Bahamian Rhyming Spiritual

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The Bahamian Rhyming Spiritual is a religious genre of music found in the Bahamas, and also the songs, usually spirituals, and vocal-style within that genre. Rhyming does not refer to rhyme but to verse, the rhymer, or lead-singer, singing the couplets of the verses against the sung background of the repeated chorus. Rhyming was most popular during the sponge fishing of the 1930s (the sponges having been killed by a fungus), and Peter Elliot is considered the best rhymer.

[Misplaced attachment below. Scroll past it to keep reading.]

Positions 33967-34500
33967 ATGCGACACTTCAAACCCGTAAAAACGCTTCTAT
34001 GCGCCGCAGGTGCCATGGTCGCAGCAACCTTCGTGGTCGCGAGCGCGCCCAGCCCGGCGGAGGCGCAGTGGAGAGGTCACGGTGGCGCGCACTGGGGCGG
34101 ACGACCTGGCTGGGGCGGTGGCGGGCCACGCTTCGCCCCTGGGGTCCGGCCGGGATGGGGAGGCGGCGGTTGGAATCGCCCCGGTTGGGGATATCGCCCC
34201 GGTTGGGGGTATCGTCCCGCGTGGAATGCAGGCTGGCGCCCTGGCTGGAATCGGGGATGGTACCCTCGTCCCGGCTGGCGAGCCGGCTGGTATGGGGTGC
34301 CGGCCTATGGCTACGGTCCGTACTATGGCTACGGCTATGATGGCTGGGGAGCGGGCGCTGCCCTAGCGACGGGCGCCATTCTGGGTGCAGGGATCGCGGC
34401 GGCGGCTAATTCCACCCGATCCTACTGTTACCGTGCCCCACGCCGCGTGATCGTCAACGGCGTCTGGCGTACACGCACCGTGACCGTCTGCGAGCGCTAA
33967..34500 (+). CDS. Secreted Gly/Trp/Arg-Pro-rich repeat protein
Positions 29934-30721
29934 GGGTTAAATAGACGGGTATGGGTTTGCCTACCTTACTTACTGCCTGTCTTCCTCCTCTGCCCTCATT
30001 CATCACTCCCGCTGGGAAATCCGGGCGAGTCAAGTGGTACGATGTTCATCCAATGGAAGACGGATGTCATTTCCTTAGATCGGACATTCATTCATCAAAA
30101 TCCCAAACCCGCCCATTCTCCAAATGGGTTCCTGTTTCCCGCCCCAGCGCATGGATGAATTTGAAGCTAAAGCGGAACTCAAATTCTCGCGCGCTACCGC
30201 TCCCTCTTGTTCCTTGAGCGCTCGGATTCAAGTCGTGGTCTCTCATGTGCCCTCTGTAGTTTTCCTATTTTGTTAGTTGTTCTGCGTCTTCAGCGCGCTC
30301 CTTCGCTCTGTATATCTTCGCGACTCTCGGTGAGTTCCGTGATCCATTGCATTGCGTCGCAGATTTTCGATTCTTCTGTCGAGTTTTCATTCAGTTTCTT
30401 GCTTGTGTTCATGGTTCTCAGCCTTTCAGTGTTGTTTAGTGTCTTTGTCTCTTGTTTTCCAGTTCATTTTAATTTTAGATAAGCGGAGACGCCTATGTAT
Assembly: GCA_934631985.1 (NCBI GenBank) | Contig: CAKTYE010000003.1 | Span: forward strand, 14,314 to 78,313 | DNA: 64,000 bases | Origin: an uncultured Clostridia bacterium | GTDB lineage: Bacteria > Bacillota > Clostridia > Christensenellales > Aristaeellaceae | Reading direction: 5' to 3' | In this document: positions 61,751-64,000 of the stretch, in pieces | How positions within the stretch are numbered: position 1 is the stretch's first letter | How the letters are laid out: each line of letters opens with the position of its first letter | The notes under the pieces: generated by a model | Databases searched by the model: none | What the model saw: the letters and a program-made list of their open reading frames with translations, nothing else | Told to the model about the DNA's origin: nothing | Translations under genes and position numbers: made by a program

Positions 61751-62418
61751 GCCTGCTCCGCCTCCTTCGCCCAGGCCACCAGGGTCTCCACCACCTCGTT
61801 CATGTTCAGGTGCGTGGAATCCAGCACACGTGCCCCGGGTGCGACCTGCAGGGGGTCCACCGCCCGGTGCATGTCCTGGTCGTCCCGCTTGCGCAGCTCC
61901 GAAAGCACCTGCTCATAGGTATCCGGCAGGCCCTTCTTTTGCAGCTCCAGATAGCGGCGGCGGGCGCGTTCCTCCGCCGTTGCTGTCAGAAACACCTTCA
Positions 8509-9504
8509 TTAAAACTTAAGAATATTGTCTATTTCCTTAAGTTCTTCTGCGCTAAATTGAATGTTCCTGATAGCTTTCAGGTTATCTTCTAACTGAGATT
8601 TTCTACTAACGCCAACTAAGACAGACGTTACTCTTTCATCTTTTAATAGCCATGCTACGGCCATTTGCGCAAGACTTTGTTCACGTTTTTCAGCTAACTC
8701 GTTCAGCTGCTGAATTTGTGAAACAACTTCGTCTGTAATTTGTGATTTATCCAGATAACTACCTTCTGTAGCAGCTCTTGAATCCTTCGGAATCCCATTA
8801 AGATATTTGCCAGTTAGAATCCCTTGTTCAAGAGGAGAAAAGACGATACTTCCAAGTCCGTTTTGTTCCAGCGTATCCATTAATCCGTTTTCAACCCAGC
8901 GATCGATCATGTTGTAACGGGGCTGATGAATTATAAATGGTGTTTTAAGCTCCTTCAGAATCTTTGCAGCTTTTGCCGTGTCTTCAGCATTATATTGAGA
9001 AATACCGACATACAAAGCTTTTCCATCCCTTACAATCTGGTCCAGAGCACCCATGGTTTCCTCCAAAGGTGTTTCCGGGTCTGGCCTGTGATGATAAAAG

Generally songs are structured verse-chorus-verse form, where the chorus is the goal of the verse, but in a rhyming spiritual the chorus becomes the accompaniment to the verse. The verse progresses over the chorus and eventually coincides, often with the rhymer dropping out for the last few words of the chorus. Usually there are three voices which make up the songs,the rhymer doing the melody, the Basser which does a very low tone accompaniment, and the falsetto performing high pitches.[1]

Reference[edit]

Discography[edit]

  • The Real Bahamas in Music and Song (1996/2003), recorded by Peter K. Siegel and Jody Stecher in 1965. Nonesuch Explorer Series: H-72013/79725-2.
  • The Real Bahamas, Volume II (1978/2003), recorded by Peter K. Siegel and Jody Stecher in 1965. Nonesuch Explorer Series: H-72078/79733-2.